Now more than ever, you are needed to donate your old blankets, towels, and sheets to your local animal shelter. With financial cut-backs, repairs on shelters are often put off, so if it's drafty, the animals suffer. I know my shelter uses rags to stuff under doors. No kidding! Empty out those closets... this is your chance to get rid of stuff and do something useful!

Tuesday, July 20, 2010

Short Nosed Dogs Flying

I have to say I'm not a fan of putting dogs in the cargo section of a plane at all. My Mom once put our huskey, Lacy, in for a trip and he was not quite the same afterwards. No one is checking on them, it's hot, and the noise in the bowels of a plane have to be very stressful. Still, if you have no choice, keep this information in mind.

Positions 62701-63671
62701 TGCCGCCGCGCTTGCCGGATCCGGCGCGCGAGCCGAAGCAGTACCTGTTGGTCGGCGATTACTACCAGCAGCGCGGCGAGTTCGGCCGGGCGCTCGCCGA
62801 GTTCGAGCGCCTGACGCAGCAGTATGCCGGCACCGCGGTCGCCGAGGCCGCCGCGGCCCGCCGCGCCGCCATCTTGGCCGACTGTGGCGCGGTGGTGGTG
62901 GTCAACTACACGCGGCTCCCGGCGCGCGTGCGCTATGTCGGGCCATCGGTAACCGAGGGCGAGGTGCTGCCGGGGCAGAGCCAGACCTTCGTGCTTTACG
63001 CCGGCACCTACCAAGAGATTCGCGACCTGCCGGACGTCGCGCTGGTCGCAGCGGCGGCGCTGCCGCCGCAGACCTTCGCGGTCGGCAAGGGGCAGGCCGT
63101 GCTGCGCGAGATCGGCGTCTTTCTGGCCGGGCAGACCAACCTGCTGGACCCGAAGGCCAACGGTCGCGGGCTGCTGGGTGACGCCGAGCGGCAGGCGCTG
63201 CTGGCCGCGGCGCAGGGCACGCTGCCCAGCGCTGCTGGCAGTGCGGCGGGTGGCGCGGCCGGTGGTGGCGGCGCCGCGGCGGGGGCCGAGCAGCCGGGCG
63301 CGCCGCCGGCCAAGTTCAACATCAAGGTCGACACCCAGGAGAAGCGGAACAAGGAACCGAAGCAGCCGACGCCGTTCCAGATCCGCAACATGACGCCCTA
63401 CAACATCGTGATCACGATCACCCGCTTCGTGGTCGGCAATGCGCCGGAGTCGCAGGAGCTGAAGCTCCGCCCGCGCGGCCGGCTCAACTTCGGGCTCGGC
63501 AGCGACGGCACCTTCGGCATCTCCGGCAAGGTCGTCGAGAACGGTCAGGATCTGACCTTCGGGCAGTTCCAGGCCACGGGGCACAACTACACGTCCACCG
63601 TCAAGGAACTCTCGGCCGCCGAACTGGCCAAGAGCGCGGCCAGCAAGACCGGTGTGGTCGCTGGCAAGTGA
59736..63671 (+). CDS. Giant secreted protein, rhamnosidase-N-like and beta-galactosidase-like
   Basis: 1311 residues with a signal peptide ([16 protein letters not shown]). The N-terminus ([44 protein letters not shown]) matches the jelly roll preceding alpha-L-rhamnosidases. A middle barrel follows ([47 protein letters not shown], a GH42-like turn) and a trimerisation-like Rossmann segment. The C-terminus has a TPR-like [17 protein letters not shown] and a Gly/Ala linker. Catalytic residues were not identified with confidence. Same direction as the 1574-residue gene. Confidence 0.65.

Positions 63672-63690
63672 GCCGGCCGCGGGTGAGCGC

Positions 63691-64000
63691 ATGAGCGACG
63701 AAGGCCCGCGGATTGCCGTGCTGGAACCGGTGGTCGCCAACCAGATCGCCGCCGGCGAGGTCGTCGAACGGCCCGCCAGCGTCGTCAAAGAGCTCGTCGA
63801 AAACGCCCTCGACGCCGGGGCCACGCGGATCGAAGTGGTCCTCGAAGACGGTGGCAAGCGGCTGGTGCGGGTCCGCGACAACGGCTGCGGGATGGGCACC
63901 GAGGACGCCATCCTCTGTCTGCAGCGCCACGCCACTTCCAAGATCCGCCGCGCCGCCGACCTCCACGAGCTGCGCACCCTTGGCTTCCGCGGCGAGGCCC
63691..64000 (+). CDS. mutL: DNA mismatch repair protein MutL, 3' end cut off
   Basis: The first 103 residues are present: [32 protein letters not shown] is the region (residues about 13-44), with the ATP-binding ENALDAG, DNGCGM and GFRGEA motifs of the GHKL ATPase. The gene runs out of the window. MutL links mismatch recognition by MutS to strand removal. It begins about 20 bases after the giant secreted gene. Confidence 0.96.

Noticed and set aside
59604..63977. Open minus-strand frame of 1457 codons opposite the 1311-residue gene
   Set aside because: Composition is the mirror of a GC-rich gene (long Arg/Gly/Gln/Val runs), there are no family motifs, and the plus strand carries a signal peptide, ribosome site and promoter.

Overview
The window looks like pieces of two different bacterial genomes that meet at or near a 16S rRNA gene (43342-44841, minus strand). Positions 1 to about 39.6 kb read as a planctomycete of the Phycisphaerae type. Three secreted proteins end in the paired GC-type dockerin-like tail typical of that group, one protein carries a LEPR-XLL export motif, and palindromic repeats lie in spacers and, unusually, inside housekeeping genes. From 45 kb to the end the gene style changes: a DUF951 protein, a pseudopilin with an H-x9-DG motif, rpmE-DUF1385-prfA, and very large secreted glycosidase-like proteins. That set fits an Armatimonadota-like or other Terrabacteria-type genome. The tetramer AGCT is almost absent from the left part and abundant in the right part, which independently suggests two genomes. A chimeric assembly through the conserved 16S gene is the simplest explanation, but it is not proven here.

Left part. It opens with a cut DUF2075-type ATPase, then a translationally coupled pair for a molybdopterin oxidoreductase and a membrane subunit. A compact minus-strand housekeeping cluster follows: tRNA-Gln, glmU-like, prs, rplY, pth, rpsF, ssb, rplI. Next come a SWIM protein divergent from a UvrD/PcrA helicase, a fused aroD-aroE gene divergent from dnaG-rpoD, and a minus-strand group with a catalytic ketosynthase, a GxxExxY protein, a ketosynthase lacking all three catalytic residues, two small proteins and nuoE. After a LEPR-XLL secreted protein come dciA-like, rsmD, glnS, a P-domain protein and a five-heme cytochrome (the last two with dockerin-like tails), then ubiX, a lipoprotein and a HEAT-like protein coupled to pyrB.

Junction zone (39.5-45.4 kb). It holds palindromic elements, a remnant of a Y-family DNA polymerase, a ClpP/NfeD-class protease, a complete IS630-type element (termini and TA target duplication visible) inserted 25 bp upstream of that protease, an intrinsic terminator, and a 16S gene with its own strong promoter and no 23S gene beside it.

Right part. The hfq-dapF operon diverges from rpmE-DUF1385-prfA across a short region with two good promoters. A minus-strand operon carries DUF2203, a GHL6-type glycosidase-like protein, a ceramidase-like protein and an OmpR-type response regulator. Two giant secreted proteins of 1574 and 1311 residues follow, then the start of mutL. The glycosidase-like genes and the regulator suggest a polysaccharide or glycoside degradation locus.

Thinking about flying to your next vacation destination with your dog? If he’s a bulldog, pug, or other short-snouted pooch, you might want to consider some new data from the U.S. Department of Transportation: Short-faced breeds account for about half of the dogs who died while traveling in the cargo hold in the last five years.

During this period, 122 dogs died while traveling as cargo on passenger planes, according to the DOT. The figure includes 31 bulldogs and 11 pugs. Vets say respiratory issues are usually to blame.

Owners “should consult their pets’ veterinarians about any genetic features in dogs of this type and the medical condition of their pets before deciding to transport them by aircraft,’’ the DOT said. Many vets recommend against transporting these dogs at all in the cargo hold.

Delta Airlines has specific regulations against flying with short-nosed dogs. According to Delta’s website, “Pug or snub-nosed dogs and cats are not hot-weather animals and therefore do not thrive in warm temperatures. As a precaution, Delta will not accept them as checked baggage or as air cargo if the temperature on any part of their trip exceeds 70 degrees F.” The site goes on to list 25 dogs breeds and 4 cat breeds that fall into this category.

Full story at Dogster: